Despite the impressive Transaction Processing Performance Council (TPC) scores that Microsoft generated by using scale-out technology and SQL Server's federated-databases feature, it's too soon to count out scale-up technology based on SMP systems. Adding more processing power by scaling up is as simple as buying a bigger, faster system. If you're running a maxed-out 2-way system with dual 450MHz processors, then moving to a brand-new 4-way system running quad 700MHz processors will buy you a lot of headroom. This solution is about as close to a sure bet as you can get in the computer world; it doesn't require redesigning the database, nor does it require any changes to your applications or to your systems management practices. You just back up your current databases and restore them to the new system, and your system will be up and running—faster than ever.

Given the current state of the technology, scaling out isn't nearly as simple as scaling up. You can't just plug in a new cluster node, set the server's Go Fast property to True, and walk away. Implementing a scale-out solution requires manually splitting the database among the cluster nodes—and the partitioning can't be haphazard. First, you need to know your data really well, and that data needs to have some type of natural partition or dividing point that lets you divide it effectively among multiple cluster nodes. After you select the data partition, you must manually move the data to the various cluster nodes. Finally, after you've divvied up the database among the different servers, you need to implement new management practices to effectively back up and monitor each cluster node. Each cluster node is a standalone instance of SQL Server; OLE DB and SQL Server's linked-server capability join the cluster nodes. Although Microsoft has promised to include tools in the next release of SQL Server (code-named Yukon) to automate this process and provide a single management image of the cluster, those tools aren't available today.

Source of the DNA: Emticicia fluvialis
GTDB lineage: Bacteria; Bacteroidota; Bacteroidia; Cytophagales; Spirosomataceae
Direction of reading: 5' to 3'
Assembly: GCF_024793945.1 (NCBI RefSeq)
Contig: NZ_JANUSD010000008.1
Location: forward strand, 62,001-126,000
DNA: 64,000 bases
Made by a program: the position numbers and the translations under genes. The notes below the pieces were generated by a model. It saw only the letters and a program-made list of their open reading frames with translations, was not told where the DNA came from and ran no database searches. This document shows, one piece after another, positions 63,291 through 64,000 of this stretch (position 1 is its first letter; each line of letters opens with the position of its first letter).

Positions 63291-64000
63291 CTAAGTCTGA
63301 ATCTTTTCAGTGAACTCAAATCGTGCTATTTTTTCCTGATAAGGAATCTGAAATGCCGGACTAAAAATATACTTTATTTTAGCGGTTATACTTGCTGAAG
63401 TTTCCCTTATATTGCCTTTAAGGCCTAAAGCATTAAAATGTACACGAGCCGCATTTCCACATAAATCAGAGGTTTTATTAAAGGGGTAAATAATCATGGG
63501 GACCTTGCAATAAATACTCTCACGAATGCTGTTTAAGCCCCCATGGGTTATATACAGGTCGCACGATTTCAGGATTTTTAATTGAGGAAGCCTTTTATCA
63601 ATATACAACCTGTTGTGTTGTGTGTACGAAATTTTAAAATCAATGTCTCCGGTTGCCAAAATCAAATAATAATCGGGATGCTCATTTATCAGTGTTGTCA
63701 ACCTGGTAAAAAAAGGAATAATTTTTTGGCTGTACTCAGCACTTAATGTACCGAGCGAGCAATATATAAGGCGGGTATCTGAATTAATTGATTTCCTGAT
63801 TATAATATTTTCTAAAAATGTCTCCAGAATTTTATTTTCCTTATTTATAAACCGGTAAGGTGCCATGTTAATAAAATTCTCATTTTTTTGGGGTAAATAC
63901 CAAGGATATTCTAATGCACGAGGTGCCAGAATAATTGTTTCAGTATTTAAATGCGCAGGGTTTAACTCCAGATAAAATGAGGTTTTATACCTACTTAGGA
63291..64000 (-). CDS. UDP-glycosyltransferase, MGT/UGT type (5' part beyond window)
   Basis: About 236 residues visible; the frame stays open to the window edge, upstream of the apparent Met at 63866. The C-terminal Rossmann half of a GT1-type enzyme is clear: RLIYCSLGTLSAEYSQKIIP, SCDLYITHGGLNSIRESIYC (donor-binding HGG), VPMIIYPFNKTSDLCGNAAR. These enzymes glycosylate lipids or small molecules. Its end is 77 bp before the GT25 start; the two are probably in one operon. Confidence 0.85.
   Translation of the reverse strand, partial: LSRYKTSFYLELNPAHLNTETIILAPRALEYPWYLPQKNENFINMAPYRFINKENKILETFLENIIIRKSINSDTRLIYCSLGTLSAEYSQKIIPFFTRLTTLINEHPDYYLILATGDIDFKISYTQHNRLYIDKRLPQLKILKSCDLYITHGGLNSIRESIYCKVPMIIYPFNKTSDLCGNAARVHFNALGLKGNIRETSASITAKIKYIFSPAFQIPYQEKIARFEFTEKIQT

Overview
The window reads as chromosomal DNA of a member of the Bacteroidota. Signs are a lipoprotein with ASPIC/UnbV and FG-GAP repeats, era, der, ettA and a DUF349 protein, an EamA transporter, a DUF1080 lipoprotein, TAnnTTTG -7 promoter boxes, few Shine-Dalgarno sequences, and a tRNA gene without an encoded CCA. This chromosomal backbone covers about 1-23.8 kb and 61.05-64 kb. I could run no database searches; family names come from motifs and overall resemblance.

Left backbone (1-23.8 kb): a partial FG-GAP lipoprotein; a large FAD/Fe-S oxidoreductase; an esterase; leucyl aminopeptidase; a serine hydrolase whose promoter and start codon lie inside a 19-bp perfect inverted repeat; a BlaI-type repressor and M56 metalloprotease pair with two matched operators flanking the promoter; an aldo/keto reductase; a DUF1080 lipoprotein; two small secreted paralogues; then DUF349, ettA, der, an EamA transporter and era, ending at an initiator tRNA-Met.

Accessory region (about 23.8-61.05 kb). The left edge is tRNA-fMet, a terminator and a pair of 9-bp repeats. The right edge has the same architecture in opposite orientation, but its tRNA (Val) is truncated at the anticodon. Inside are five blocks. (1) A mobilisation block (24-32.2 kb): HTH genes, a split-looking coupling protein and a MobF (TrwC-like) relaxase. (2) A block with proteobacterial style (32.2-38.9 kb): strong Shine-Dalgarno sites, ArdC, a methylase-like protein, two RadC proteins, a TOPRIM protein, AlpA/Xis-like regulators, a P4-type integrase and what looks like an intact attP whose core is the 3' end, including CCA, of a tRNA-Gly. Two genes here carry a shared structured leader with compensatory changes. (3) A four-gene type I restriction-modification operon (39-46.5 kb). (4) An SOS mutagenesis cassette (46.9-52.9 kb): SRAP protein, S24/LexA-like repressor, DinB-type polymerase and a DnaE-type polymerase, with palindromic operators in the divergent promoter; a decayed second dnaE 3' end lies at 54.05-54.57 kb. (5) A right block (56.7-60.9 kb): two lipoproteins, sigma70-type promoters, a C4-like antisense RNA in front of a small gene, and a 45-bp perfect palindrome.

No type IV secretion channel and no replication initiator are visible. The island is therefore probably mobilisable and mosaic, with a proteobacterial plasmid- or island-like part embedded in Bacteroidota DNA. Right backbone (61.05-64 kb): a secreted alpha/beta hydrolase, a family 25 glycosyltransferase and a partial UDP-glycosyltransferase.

Scale-out technology does fill a need at the high end of SMP scalability. Although Windows 2000 Datacenter Server, with its 32-way SMP capabilities, has pushed the scale-up ceiling fairly high, SMP has limits. Scale-out technology pushes beyond this ceiling, and for high-end applications, the added performance is worth the pain required to implement the solution. Scaling out holds promise for the future and can be an effective solution for high-end implementations today, but it's not well suited for everyone. Scaling up is still the simplest and surest way to add capacity to a topped-out system.